“I don’t want to fight,” Prerna cut him, growing exasperated, “I’m here aren’t I?”

“I can’t leave you with him. Not after he finds out--”

“What if he doesn’t?” She lied. 

Anurag scoffed, “don’t play that game with me. I can read you. He is going to find out. And I won’t leave you alone with him when he does.” 

“He’s not going to hurt me,” conviction laced her words. 

He watched her for a long moment before replying, “he’d hurt his own child shall the pros outweigh the cons.”

Prerna bared her teeth, “keep Sneha out of this. You know what? I’m leaving.” 

She turned, staggered, and cried out, “this damned shoe! Why did I have to wear heels?” Anurag sighed and squatted, silently going for her straps and redoing them with quick, nimble fingers. 

He stood up and his voice softened, “I’m sorry. I shouldn’t have said that. It’s just we’re fighting. Because of him. We’re not together because of him. When it comes to him I can’t think straight. He made my life hell. There were days my skin would crawl and my throat would close because I could see you so vividly. You’d smile but not for me. You’d dance and glide and spar and dress up, and all of it, for a man that wasn’t me. I used to think he built you a prison and you fell in love with your gilded cage. I was losing sanity. Every day. And I tried to hate you. Every day. But every morning when the Sun came up and I asked myself if I’d managed to somehow purge you from my soul, the answer was always the same. No. You’re my life, Prerna. The girl I fell in love with. The woman I want to spend my life with. The mother I see for my kids. And then to have had you and lost you. To watch you and not be with you. I was dying. So, thank you. Thank you for coming back to me. Thank you, for telling me the truth. Thank you...for loving me.”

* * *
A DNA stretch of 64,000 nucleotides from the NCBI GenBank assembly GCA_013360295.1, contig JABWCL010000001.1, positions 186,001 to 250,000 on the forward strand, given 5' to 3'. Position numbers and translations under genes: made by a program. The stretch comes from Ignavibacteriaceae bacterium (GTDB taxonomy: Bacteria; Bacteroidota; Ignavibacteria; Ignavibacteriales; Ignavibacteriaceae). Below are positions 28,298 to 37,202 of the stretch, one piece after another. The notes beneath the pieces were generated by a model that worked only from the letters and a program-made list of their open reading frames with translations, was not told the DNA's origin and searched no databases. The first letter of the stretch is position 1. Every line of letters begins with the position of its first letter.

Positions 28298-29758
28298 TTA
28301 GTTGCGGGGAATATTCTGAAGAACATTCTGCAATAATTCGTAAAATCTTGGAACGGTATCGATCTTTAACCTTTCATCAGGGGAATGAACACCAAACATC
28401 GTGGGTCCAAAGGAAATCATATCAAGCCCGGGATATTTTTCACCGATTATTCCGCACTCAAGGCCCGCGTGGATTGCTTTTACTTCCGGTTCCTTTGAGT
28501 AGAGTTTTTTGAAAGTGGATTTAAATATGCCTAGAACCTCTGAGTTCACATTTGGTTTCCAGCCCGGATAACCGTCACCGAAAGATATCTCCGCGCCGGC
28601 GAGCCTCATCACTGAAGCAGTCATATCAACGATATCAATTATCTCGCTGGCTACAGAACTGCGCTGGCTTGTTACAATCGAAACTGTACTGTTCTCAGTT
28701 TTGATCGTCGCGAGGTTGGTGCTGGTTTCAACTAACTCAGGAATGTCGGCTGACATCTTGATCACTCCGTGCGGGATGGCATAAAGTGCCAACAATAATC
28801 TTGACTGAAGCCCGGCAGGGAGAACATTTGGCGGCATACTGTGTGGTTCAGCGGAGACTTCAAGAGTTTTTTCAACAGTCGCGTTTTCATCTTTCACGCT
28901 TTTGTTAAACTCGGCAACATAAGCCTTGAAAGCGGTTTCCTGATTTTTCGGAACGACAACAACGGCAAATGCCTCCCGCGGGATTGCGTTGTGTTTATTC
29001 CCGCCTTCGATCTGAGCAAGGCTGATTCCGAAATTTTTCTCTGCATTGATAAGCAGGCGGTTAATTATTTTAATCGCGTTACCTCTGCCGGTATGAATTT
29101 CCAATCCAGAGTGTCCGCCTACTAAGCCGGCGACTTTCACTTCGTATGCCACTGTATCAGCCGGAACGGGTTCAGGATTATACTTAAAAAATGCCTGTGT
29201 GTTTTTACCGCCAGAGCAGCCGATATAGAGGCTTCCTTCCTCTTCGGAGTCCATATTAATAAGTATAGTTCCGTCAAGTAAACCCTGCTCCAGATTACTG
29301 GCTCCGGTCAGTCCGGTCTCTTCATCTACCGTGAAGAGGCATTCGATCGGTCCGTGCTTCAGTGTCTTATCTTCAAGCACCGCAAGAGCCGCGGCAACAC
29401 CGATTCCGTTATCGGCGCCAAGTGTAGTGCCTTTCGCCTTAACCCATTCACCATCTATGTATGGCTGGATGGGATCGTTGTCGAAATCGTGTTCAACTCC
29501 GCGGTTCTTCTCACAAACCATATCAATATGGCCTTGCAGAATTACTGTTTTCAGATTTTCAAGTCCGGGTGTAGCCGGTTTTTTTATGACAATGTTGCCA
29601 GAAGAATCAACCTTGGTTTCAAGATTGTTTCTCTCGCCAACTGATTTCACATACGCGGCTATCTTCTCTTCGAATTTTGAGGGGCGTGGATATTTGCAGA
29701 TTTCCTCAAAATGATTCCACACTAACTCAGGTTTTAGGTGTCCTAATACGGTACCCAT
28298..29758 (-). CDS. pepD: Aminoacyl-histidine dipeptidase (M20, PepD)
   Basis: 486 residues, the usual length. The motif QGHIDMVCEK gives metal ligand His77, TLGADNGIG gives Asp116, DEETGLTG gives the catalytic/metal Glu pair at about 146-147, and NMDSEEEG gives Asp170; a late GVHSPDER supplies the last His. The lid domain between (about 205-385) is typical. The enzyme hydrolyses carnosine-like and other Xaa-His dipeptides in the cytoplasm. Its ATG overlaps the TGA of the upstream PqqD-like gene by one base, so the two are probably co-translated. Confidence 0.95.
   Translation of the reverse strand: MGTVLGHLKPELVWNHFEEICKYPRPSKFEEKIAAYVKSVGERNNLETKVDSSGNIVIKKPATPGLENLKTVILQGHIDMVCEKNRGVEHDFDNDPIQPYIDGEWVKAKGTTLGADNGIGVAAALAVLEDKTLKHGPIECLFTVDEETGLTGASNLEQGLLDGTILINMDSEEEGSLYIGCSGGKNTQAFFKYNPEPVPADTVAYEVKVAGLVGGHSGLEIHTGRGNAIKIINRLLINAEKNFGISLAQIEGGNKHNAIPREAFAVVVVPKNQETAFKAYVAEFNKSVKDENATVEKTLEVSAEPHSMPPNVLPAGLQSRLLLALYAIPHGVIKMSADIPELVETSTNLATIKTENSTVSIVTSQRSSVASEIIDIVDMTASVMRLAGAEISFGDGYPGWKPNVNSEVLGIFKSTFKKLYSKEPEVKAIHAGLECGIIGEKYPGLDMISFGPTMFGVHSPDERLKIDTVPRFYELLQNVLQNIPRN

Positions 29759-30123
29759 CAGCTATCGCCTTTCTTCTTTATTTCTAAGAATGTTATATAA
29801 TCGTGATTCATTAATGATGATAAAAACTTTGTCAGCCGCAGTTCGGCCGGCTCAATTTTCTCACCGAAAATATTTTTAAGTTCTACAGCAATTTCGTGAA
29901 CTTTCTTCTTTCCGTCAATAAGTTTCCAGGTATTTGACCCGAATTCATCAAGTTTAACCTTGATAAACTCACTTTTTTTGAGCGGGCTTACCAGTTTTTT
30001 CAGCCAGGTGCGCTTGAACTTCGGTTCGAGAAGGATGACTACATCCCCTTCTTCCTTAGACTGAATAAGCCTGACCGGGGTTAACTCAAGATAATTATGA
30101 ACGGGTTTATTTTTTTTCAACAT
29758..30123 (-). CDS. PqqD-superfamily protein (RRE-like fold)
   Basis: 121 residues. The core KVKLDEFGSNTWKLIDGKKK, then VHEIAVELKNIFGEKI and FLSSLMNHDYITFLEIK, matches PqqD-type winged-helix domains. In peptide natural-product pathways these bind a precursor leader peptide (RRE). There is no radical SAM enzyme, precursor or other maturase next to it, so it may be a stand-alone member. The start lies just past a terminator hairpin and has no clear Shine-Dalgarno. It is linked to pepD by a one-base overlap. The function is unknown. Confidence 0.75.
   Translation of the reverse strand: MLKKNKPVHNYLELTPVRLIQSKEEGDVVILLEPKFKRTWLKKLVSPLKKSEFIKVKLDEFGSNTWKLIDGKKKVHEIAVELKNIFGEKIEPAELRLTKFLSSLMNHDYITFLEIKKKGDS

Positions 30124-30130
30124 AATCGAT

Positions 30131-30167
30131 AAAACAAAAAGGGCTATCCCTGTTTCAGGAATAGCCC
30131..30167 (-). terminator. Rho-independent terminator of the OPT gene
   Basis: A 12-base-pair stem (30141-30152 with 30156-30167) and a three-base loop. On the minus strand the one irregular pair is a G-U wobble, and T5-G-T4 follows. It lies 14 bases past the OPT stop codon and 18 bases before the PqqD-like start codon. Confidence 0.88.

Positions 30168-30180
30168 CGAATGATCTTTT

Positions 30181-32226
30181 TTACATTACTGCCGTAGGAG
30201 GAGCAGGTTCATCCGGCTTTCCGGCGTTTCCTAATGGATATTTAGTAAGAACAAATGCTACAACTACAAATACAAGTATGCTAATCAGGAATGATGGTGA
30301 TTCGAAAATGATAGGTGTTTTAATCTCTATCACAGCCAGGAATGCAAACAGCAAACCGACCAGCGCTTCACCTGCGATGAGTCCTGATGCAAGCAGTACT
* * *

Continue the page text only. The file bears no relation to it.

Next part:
“Sshhh. Listen to me. I love you. I know you don’t want to hear it right now. I know this isn’t the right place for this. But, god, I do. And it kills me, it guts me, knowing what you did and why you did it. And I need you back. I need to break these shackles he’s put on you. I need to free you. Because that's the only way I can live with myself.” 

Prerna stood there, numb and frozen. His pain got to her, it did. But the words rang hollow, hardly penetrating the layers she’d wound so tightly around her. She was quick to disengage from him, realizing they were privy to curious stares and she didn’t want to become the butt of jokes and slander. 

“I don’t need a savior,” she said softly, looking away, “my shackles are mine to break, Anurag. I’m offering to help you. Please don’t read more into it.”


“This isn’t the place for this discussion. Please, can we talk about it some other time? I’d like to get this blasted evening over with.” 

He finally gave up, nodding silently.